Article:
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Chapter 1. Hardware, Processes, and Thre... > The Motivation for Multicore Process...

The Motivation for Multicore Processors

Microprocessors have been around for a long time. The x86 architecture has roots going back to the 8086, which was released in 1978. The SPARC architecture is more recent, with the first SPARC processor being available in 1987. Over much of that time performance gains have come from increases in processor clock speed (the original 8086 processor ran at about 5MHz, and the latest is greater than 3GHz, about a 600× increase in frequency) and architecture improvements (issuing multiple instructions at the same time, and so on). However, recent processors have increased the number of cores on the chip rather than emphasizing gains in the performance of a single thread running on the processor. The core of a processor is the part that executes the instructions in an application, so having multiple cores enables a single processor to simultaneously execute multiple applications.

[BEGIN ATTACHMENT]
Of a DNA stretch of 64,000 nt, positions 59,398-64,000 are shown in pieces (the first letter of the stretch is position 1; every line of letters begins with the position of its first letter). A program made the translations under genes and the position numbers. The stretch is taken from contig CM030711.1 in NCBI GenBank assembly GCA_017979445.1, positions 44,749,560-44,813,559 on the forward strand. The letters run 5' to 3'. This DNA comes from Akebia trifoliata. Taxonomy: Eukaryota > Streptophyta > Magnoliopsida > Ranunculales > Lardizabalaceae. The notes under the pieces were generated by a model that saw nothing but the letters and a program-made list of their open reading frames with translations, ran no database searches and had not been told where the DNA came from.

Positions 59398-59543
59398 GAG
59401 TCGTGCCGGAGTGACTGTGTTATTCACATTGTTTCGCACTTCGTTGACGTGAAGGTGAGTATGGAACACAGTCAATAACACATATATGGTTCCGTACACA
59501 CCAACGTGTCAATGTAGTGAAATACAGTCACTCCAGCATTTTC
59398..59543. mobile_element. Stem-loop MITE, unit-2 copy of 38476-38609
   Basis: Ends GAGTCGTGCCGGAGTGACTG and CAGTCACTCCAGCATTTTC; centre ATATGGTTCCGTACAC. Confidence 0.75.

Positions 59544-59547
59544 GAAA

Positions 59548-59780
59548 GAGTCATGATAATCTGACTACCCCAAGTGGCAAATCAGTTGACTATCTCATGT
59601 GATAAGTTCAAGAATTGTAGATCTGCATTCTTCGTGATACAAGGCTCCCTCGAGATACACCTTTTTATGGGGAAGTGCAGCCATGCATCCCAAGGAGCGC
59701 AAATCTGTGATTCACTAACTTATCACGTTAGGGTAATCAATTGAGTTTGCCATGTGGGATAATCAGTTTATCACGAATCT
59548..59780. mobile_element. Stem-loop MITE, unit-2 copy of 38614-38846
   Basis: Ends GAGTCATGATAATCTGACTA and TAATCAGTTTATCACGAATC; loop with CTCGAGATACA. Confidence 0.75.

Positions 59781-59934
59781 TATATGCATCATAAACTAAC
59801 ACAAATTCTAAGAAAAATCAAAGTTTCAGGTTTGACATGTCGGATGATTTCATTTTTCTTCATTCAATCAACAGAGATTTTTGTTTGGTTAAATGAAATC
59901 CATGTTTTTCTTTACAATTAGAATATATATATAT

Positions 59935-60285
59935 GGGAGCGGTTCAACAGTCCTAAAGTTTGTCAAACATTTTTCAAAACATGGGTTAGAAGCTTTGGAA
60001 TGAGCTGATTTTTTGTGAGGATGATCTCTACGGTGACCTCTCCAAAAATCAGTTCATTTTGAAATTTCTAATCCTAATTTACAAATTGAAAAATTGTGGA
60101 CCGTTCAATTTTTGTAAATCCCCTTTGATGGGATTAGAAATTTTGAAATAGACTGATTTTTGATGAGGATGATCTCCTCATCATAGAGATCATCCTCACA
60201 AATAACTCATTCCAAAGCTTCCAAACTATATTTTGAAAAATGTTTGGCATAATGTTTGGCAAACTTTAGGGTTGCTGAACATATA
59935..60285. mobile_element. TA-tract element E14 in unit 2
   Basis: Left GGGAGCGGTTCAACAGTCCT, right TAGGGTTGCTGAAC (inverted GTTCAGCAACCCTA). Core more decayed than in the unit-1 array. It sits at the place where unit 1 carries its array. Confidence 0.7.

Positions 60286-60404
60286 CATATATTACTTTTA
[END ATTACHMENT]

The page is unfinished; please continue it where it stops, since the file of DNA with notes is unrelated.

The reason for the change to multicore processors is easy to understand. It has become increasingly hard to improve serial performance. It takes large amounts of area on the silicon to enable the processor to execute instructions faster, and doing so increases the amount of power consumed and heat generated. The performance gains obtained through this approach are sometimes impressive, but more often they are relatively modest gains of 10% to 20%. In contrast, rather than using this area of silicon to increase single-threaded performance, using it to add an additional core produces a processor that has the potential to do twice the amount of work; a processor that has four cores might achieve four times the work. So, the most effective way of improving overall performance is to increase the number of threads that the processor can support. Obviously, utilizing multiple cores becomes a software problem rather than a hardware problem, but as will be discussed in this book, this is a well-studied software problem.


  

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